Group Meeting Schedule:

If you have not already done so, please call now to reserve your spot at one of our scheduled Mid-Year Group Review Meetings.  We still have some seats available for the scheduled times below.  The scheduled meeting dates/times are:

Tuesday, July 9th: 3:00PM

Thursday, July 11th:  10:00AM

Tuesday, July 16th:  3:00PM

Wednesday, July 17th: 10:30AM

Tuesday, July 23rd:  5:30PM

We will provide a review of the first half of 2013 as well as details of our outlook and strategies as we move into the second half of the year.  If you prefer a private meeting or phone appointment, please call us as well and schedule a time that best fits your schedule.

The Markets:

July 4th fireworks begin in Europe

This year’s fireworks began in Europe after the European Central Bank (ECB) held is benchmark rate at 0.5% but added it expects its key rates to remain “at present or lower levels for an extended period of time (ECB introductory statement to the press conference).”

 Such forward-looking guidance from the ECB, which controls monetary policy in the 17 nations that use the euro as its currency, is unprecedented. Sure, we’re used to hearing that kind of talk from the Fed. But the typically conservative ECB has usually been coy about its intentions, and the unexpected transparency sent stocks surging in Europe and put downward pressure on government bond yields on the European continent.

There are a number of reasons for the move: the euro-zone economy has been mired in a recession for six quarters (BBC); Greece continues to strain under tough austerity (Reuters), and a political crisis in Portugal that may threaten recent financial gains erupted early last week (Wall Street Journal).

For the most part, however, hints from the Fed in May and June that its bond buying program (quantitative easing or QE) may soon be reduced have rippled around the globe. The resulting backup in European government bond yields has unnerved policymakers; hence, the jawboning from central bankers.  Adding icing to the cake, the Bank of England (BOE) also surprised markets by saying the recent “implied rise” it its key rate, which stands at 0.5%, is “not warranted (BOE statement on monetary policy).” In other words, the BOE made clear it’s in no mood to tighten.

Rising U.S. payrolls aid stocks, send yields surging

On Friday, the Bureau of Labor Statistics said nonfarm payrolls rose 195,000 in June, exceeding the Bloomberg forecast of 161,000. Further, May and June payrolls were revised upward by a respectable 70,000. Meanwhile, the unemployment rate held steady at 7.6%.

The better-than-forecast rise in payrolls pressured bonds, as expectations grew the Fed might soon reduce QE. In response to the report, the benchmark 10-year Treasury yield to 2.73%, the highest level since July 2011 (Federal Reserve).

It’s not all blue skies for the labor market

Although the bond market is trying to price in an eventual tapering, the labor market still has a long way to go before it’s truly healthy.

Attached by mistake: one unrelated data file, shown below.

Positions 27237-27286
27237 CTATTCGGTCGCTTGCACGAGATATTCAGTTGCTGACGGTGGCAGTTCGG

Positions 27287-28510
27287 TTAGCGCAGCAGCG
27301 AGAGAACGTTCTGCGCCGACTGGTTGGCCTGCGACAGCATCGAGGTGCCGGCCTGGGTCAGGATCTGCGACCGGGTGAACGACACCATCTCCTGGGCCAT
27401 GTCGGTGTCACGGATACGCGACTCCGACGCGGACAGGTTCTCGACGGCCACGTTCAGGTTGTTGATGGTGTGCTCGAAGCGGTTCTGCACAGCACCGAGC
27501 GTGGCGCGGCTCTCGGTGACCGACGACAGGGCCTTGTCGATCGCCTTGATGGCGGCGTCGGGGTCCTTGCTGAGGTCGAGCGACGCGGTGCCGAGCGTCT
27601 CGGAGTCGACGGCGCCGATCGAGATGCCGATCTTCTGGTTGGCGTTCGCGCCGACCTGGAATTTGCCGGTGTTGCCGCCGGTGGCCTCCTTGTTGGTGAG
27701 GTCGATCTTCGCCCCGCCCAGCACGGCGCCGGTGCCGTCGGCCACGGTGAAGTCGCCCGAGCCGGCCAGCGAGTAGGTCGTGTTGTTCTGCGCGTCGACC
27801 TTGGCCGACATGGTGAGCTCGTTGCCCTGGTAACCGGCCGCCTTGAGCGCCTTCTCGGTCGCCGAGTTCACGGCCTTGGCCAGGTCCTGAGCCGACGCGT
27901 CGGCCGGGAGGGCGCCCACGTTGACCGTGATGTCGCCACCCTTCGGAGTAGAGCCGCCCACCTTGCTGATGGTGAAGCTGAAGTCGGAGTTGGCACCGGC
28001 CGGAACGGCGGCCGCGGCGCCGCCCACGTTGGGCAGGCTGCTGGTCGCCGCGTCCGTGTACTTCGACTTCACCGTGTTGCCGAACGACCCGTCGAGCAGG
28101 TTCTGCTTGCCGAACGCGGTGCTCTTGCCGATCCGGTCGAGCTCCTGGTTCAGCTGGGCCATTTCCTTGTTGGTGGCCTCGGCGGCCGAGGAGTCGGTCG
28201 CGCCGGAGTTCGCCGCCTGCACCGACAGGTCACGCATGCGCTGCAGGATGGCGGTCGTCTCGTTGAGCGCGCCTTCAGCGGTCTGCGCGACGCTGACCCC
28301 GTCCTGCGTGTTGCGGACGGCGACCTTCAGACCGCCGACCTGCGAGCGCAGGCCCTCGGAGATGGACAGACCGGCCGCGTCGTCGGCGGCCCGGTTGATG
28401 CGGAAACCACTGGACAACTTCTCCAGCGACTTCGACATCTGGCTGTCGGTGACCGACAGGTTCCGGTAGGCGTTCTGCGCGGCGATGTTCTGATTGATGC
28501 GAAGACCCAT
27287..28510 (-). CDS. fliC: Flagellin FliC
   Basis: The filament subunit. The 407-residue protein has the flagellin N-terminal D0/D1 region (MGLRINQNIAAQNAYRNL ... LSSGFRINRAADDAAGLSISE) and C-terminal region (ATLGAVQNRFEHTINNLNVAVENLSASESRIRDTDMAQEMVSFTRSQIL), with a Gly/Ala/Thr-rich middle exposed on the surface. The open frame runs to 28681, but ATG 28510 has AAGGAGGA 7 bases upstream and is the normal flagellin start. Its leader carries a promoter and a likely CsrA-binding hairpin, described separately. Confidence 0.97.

For example, one unofficial measure of unemployment, which includes those who want work but have become discouraged and stopped looking (one must be actively seeking employment to be counted in the official unemployment rate) AND part time workers who want full-time work, jumped from 13.8% in May to 14.3% (U6 – BLS).

In addition, the government said those working full time fell by 240,000, which was offset by a 360,000 rise in part-timers (discrepancy between nonfarm payrolls and PT/FT workers explained by separate surveys).  To be sure some folks are happy with part-time work, but others want and need full-time employment.


** Refers to those who worked part-time for an “economic reason” such as slack work or unfavorable business conditions, inability to find full-time work, or seasonal declines in demand. These workers would prefer full-time.

As the chart above highlights, the trend for those who work part time but would like full-time work is gradually heading in the right direction, but remains well above levels seen prior to the recession.

Although a quick peek under the surface of June’s report reveals a labor market that’s far from healed, the reaction in the bond market on Friday still seems to be pricing in possible tapering in QE beginning in the fall.  We feel we will need to see both stronger overall economic growth as well as improvement in the employment situation in the U.S. for this to actually occur.  Time will tell.

We hope you all had a very safe and relaxing July 4th Holiday, and were able to spend some time enjoying time with family and friends.  We look forward to talking with all of you over the coming weeks to review the first half of 2013 and provide you with details as to our outlook and plan moving forward.  We appreciate the privilege of serving you all and look forward to working with you in the years to come.

God Bless,

Your TEAM at F.I.G. Financial Advisory Services, Inc.



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